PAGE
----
Why Us? >>

  • - Open Access
  • - Peer-reviewed
  • - Rapid publication
  • - Lifetime hosting
  • - Free indexing service
  • - Free promotion service
  • - More citations
  • - Search engine friendly

Free SCIRP Newsletters>>

Add your e-mail address to receive free newsletters from SCIRP.


Contact Us >>

WhatsApp  +86 18163351462(WhatsApp)
Paper Publishing WeChat
Book Publishing WeChat
(or Email:book@scirp.org)

Article citations


Lopez, A.D., Mathers, C.D., Ezzati, M., Jamison, D.T. and Murray, C.J. (2006) Global and Regional Burden of Disease and Risk Factors, 2001: Systematic Analysis of Population Health Data. The Lancet, 367, 1747-1757.

has been cited by the following article:

  • TITLE: Economic Burden of Infectious Diseases and Benefit of Control and Prevention in Sub-Saharan Africa

    AUTHORS: Verner N. Orish

    KEYWORDS: Infectious Diseases, Malaria, Economic Burden, TB, HIV Control Programmes

    JOURNAL NAME: Open Access Library Journal, Vol.2 No.12, December 10, 2015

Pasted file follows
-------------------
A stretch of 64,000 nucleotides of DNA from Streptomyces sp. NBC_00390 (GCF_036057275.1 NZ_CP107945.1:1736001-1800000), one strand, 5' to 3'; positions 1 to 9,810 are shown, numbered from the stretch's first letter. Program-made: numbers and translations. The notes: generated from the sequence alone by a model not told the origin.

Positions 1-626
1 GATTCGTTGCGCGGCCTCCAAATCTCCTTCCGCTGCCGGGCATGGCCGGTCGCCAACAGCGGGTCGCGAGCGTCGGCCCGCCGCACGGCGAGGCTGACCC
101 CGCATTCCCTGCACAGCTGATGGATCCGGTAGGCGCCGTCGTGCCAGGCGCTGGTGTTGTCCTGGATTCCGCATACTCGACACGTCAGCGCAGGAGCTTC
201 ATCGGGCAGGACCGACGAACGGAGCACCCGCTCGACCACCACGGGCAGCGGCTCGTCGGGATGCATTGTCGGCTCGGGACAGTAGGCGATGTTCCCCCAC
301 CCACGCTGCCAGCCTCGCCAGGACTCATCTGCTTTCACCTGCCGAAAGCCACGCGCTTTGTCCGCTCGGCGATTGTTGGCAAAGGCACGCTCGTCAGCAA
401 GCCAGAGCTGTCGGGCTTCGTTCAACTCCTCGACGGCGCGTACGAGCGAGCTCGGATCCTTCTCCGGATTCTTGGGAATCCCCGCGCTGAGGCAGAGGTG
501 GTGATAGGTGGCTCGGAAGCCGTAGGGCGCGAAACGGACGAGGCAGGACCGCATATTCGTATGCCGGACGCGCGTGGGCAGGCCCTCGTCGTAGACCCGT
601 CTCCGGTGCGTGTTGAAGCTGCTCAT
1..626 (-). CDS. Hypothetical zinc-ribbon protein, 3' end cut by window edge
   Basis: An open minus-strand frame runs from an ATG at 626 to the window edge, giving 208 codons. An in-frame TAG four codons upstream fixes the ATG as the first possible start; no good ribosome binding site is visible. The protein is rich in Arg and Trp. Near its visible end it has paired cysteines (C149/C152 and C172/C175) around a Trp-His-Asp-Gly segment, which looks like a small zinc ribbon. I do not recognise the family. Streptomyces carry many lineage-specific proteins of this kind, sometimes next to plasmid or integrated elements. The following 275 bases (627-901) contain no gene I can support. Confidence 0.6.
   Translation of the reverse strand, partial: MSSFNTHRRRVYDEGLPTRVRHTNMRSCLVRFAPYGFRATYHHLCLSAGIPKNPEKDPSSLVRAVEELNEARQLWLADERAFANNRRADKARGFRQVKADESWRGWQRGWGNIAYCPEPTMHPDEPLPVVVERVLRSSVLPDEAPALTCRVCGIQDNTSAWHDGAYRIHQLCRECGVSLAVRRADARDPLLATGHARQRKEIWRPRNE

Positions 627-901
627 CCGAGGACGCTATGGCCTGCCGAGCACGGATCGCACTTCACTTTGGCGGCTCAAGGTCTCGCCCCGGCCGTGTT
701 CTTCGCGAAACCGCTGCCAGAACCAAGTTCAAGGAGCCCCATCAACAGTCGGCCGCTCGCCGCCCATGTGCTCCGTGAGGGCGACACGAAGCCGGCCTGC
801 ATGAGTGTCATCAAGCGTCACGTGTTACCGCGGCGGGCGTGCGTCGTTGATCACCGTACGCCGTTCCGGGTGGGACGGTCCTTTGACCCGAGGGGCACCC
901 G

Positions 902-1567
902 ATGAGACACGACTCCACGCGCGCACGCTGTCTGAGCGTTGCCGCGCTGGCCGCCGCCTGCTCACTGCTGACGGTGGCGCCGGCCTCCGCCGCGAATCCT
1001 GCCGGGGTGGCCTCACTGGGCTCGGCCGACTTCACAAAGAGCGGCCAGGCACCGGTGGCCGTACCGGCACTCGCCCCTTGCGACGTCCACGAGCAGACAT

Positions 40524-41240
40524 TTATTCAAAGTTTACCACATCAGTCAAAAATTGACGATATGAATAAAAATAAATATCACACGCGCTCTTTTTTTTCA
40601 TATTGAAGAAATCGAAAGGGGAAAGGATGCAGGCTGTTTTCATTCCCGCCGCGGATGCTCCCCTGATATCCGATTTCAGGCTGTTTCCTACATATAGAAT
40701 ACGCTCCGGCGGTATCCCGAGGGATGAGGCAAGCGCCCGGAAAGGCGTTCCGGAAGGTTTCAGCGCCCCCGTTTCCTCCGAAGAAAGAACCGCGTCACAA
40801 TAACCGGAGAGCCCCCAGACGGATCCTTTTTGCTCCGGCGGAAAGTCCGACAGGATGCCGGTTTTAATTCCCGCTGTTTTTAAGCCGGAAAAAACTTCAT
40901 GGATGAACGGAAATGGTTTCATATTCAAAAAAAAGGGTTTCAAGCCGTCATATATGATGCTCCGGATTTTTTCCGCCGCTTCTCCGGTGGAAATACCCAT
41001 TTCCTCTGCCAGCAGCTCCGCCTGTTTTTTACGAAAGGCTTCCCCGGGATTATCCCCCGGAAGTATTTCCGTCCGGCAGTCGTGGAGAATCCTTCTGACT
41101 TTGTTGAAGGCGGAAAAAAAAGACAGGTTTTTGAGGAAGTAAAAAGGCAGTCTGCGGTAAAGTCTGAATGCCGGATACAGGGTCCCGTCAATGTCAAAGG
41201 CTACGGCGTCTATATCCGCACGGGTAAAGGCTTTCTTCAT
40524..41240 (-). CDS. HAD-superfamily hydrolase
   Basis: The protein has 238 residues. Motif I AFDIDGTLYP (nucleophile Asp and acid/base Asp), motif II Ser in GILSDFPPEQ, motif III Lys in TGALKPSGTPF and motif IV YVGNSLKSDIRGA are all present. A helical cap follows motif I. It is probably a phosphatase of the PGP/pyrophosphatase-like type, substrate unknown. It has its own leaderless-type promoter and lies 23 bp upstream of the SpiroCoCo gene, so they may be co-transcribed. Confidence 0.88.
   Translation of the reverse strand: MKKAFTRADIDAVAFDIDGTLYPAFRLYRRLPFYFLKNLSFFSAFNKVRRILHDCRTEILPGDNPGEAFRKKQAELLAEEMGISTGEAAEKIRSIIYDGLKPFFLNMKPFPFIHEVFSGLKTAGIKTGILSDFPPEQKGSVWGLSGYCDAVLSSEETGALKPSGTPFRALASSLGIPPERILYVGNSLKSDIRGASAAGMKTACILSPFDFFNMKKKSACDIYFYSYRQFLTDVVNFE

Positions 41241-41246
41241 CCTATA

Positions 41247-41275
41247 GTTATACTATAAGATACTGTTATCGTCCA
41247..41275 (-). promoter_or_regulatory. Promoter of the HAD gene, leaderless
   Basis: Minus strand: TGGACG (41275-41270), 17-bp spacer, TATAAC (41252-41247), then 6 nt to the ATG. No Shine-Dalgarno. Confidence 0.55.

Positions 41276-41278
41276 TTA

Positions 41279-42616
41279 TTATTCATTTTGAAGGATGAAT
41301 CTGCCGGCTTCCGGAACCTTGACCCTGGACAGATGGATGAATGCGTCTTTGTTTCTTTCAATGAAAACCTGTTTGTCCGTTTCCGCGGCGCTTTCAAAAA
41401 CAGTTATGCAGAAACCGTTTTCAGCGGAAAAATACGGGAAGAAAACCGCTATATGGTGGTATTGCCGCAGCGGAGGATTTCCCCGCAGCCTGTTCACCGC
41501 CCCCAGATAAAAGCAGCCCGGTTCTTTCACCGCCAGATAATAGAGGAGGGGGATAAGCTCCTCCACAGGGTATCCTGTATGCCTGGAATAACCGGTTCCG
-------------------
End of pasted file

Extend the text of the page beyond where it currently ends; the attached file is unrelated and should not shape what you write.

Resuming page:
ABSTRACT: Infectious disease is a serious global health problem. However, its negative impact is felt more in sub Saharan Africa. Epidemiological figures have shown that the burden of infectious disease is highest in the African continent especially in sub Saharan Africa. A majority of people leaving in sub Saharan Africa are poor and their exposure to infectious disease worsens their poverty situation. Aside impoverishing infected individuals, infectious diseases also directly negatively impact the economy of the country involved, reducing economic growth and productivity. Diseases like malaria, HIV, tuberculosis TB, and other epidemic prone diseases like Cholera and Ebola constantly pose a threat to economic development in Sub Saharan Africa. It is therefore pertinent to invest in disease prevention strategies to curb the burden and reduce the impact of infectious diseases on the economy of countries in sub Saharan Africa. This mini review re-echoes the burden of infectious diseases and discusses ways and strategies to reduce the burden of these diseases and the economic benefits that will be accrued at the long run.